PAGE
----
Film celebrates 500 years of engineering innovation in Plymouth

26th October, 2018
A new film, highlighting how civil engineering has shaped Plymouth and transformed the lives of people in the city, has been released by the Institution of Civil Engineers (ICE).

Produced as part of ICE’s 200th anniversary celebrations and to support Government's Year of Engi-neering, ‘Engineering Plymouth’ illustrates the city’s engineering journey through time before focus-ing on its future and the people tasked with leading current major engineering projects, including the new £60million state-of-the-art Mayflower Water Treatment Works.

The film is produced by Wind & Foster and narrated by actress, comedian and writer Dawn French, who went to school in Plymouth and lives in Cornwall. The film features music by West Devon’s ac-claimed singer, songwriter and musician, Seth Lakeman.

Miranda Housden, ICE Regional Director South West, said: “Engineering Plymouth’ explores the role of civil engineers in designing, building and creat-ing our city – both in the past and into the future. It aims to highlight that civil engineering is a rewarding and creative career and hopes to encourage the next generation to join the pro-fession.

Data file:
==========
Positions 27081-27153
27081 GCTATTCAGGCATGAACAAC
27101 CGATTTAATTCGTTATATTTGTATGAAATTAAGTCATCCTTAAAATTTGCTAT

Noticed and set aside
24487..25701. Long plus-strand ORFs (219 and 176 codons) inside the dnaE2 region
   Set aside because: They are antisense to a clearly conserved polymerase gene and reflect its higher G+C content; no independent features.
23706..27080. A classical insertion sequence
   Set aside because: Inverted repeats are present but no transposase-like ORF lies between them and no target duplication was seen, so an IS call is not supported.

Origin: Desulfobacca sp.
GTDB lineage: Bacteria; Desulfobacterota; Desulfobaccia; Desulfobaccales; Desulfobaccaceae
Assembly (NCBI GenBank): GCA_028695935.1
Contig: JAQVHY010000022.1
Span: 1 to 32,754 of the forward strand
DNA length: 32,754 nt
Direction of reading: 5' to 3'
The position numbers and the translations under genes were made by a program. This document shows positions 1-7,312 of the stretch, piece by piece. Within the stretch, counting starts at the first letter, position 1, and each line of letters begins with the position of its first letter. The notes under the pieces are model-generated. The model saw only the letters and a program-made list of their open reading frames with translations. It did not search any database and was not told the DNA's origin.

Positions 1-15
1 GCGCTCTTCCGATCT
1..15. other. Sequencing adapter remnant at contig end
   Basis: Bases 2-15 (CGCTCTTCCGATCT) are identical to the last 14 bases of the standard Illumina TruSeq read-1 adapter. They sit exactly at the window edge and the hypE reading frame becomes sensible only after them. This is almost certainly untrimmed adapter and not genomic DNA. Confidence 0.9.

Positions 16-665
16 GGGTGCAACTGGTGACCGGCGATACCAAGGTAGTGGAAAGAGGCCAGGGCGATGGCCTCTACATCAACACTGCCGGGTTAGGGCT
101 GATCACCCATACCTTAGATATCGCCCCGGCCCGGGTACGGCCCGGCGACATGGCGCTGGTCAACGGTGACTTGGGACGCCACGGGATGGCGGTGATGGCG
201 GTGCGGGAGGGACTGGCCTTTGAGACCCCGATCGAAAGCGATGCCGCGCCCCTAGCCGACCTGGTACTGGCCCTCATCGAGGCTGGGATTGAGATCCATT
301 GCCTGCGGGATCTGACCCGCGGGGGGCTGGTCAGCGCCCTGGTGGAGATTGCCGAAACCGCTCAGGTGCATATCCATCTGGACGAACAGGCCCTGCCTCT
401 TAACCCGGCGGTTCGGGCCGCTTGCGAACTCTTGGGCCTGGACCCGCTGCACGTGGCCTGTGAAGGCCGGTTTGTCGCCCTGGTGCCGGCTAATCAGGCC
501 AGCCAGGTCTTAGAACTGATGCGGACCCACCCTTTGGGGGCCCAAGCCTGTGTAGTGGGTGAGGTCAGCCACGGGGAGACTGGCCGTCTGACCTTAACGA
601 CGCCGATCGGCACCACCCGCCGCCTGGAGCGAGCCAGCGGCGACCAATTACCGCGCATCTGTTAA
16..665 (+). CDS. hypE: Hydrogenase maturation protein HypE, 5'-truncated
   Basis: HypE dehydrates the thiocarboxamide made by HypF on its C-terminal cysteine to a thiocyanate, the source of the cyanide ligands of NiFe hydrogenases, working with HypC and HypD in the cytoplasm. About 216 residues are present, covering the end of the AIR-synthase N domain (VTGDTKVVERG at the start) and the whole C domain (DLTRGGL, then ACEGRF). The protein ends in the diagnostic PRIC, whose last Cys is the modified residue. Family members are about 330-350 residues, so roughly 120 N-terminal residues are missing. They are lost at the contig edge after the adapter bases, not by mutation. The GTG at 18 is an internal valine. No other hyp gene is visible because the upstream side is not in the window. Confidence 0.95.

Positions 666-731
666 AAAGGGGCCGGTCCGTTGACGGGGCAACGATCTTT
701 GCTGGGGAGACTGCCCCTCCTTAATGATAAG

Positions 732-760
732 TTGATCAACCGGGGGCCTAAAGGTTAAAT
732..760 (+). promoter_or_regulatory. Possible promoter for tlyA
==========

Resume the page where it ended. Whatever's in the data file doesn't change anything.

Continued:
“This truly collaborative production has bought together the community to show both the history, and the future, of this city that we all love.”

The film brings to life more than 500 years of engravings and archive photography and was support-ed by 14 regional partners and over 30 contributing organisations.

With more than 25 filming locations in Plymouth and surrounding areas, the film features iconic landmarks including Smeaton’s Tower and Tinside Lido on the Hoe, the Guildhall and St Andrew’s Church in the city centre, the Tamar and Royal Albert Bridges, Fort Bovisand in the South Hams and the Plymouth and Dartmoor Railway.

The film premieres on 5th November 2018 at Plymouth Arts Centre. There will be private screenings from 5pm and public screenings from 8pm. 

Engineering Plymouth. A film celebrating how civil engineers have helped to shape Plymouth over the last 500 years.